Nurturance In Families
Generally, nurturance means providing the basic necessities of life for children, but in a wider sense, it denotes general support, love, and cultivation for the growing child. In other words, nurturance is “parenting.”
Few adults are actually trained for nurturing roles, but our society expects certain minimums of support and effectiveness from parents as they rear children. The assumption is that nurturance, in its general and wider sense, has been modeled by preceding generations and is refined by an individual’s experience and participation in society. The range of nurturing competence in U.S. homes, however, is wide, indeed.
Range of Child Rearing
The nurturer accepts responsibilities not only for giving children basic physiological care, guidance, and love, but also for stimulating a child’s investigations of the world and monitoring the child’s social relationships with others. The nurturing parent is one who is grounded in humane practice and who has a vision of what children can become. Traditionally, this role has been filled by mothers and fathers; however, other loving adults, such as grandparents, older siblings, and foster parents can, and do, assume the responsibilities of parenting.
Some aspects of parenting may be instinctual, but the most effective nurturers have certain characteristics in common, such as motivation to be with children and knowledge about how to care for them. Health and a sense of well-being, empathy, predictability, responsiveness, and emotional availability have also been identified as traits that enhance parent effectiveness (Bornstein, 2001). On the other hand, certain traits like self-centeredness, depression, and drug or alcohol abuse can affect parenting adversely and may lead to abuse or neglect of children.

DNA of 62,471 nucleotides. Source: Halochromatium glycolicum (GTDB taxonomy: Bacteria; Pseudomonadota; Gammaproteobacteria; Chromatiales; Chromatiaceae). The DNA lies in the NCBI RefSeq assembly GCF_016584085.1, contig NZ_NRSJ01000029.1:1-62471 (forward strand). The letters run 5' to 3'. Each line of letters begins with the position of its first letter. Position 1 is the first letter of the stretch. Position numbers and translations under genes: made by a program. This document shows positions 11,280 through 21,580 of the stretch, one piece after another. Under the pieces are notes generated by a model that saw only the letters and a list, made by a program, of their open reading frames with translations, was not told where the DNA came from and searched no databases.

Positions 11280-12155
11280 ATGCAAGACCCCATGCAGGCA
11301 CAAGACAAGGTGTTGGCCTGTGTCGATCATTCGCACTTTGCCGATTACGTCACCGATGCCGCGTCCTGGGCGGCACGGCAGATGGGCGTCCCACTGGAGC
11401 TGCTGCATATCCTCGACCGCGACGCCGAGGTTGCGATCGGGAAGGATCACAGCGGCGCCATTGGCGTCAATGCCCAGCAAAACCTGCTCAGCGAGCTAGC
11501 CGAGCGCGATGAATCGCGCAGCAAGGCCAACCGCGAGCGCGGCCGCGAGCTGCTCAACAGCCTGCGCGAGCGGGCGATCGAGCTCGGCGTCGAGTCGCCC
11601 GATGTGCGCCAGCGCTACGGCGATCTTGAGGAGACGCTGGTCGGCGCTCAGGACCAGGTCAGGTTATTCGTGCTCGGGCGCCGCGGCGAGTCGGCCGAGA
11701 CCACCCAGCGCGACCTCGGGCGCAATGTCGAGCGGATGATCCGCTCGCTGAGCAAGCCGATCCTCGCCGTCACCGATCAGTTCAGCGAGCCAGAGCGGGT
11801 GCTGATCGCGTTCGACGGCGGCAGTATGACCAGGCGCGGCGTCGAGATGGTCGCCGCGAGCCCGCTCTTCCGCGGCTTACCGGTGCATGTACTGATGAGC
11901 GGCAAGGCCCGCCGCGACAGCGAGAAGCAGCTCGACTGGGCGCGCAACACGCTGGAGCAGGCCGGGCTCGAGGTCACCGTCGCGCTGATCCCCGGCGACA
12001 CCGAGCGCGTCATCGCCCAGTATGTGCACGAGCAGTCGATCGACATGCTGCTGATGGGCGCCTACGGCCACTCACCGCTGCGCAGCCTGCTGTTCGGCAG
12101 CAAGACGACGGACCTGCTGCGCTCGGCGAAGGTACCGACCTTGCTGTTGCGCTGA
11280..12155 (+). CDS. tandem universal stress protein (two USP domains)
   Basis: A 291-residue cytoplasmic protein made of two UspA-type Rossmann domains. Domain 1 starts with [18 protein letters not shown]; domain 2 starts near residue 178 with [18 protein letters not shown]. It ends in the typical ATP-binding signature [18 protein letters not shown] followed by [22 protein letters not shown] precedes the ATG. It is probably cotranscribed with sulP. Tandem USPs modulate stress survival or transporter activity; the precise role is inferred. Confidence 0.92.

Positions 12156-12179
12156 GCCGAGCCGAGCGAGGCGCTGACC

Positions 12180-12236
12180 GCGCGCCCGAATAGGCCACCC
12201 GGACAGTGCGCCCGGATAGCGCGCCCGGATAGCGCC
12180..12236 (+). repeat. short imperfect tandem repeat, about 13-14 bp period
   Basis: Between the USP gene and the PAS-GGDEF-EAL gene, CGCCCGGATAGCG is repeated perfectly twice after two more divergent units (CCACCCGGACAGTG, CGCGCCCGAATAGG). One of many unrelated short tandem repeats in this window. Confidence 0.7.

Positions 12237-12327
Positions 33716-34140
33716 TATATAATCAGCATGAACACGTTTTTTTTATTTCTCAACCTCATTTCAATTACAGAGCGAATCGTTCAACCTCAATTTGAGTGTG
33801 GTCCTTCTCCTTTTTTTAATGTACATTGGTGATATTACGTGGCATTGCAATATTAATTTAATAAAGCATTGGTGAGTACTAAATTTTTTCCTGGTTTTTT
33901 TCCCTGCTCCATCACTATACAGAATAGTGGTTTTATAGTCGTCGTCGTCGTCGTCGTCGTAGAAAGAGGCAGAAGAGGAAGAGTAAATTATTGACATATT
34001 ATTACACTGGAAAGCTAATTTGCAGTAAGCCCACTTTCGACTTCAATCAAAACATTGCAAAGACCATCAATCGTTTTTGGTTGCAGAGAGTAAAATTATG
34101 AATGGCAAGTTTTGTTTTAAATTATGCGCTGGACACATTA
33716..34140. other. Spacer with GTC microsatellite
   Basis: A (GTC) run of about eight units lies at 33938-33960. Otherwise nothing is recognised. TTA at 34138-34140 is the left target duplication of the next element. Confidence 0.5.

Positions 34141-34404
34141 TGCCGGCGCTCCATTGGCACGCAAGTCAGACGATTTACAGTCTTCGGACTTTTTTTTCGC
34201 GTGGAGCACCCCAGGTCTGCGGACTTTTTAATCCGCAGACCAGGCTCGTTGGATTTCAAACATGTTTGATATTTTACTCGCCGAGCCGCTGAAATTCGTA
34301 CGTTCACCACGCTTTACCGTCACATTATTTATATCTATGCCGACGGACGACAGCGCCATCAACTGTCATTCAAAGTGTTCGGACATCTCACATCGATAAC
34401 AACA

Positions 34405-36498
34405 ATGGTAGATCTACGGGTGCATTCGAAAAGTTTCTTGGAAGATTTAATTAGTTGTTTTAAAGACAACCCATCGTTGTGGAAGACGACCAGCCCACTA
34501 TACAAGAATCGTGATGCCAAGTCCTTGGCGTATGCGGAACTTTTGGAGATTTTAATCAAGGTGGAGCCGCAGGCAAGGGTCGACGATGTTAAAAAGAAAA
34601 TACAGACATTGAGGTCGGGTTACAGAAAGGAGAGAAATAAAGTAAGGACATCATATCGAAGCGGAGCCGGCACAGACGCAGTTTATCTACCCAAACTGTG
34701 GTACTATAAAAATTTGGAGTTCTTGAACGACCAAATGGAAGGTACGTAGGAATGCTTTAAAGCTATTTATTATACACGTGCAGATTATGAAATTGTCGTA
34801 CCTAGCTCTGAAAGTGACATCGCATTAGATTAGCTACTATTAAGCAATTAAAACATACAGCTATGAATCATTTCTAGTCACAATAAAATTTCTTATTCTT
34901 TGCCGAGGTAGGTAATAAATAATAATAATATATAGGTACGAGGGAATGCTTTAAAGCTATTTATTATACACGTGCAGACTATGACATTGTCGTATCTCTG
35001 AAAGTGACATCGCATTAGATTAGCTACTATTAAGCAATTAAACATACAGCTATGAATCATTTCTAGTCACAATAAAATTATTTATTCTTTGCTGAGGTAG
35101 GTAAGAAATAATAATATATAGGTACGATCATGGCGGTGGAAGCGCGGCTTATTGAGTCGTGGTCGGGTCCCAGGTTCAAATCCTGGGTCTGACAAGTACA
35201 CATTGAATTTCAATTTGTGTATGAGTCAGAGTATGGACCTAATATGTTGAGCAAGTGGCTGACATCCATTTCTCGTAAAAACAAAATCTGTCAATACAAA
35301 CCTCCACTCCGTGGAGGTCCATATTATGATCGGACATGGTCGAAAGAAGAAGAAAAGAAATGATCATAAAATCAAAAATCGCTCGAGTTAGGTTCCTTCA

Abusive behavior in families moves parenting toward the antithesis of nurturing. Although few parents are so disordered in outlook as to carry out destructive acts with children, a significant number suffer lapses in judgment and vision that result in psychological and physical abuse or indifferent care practices and neglect. Even families with less desirable child-rearing habits frequently have positive qualities, however, and through education, counseling, and support, they can learn to modify detrimental practices.
In spite of highly publicized accounts of dysfunctional family situations, the norm in all communities is that parents are nurturing and concerned for the welfare of their youngsters. Consequently, this text does not focus on the pathologies that accompany abuse and indifference; rather, we have chosen to consider the range of positive nurturance that is featured in the great majority of U.S. families.
Because of the cultural diversity that exists in the United States, communities and schools will serve children who have been reared with various nurturing practices. All families are linked to particular cultural groups, and each group will possess unique values and mores that individual families will follow to a greater or lesser extent. In a community with two or more cultural groups, we find somewhat different viewpoints and probably different practices. Just because a community contains different cultural groups, however, does not mean that antagonism is present. On the contrary, quite different child-raising patterns can easily coexist and interact positively. Cross-cultural exchange might even help families solve child-rearing problems.
© ______ 2008, Merrill, an imprint of Pearson Education Inc. Used by permission. All rights reserved. The reproduction, duplication, or distribution of this material by any means including but not limited to email and blogs is strictly prohibited without the explicit permission of the publisher.
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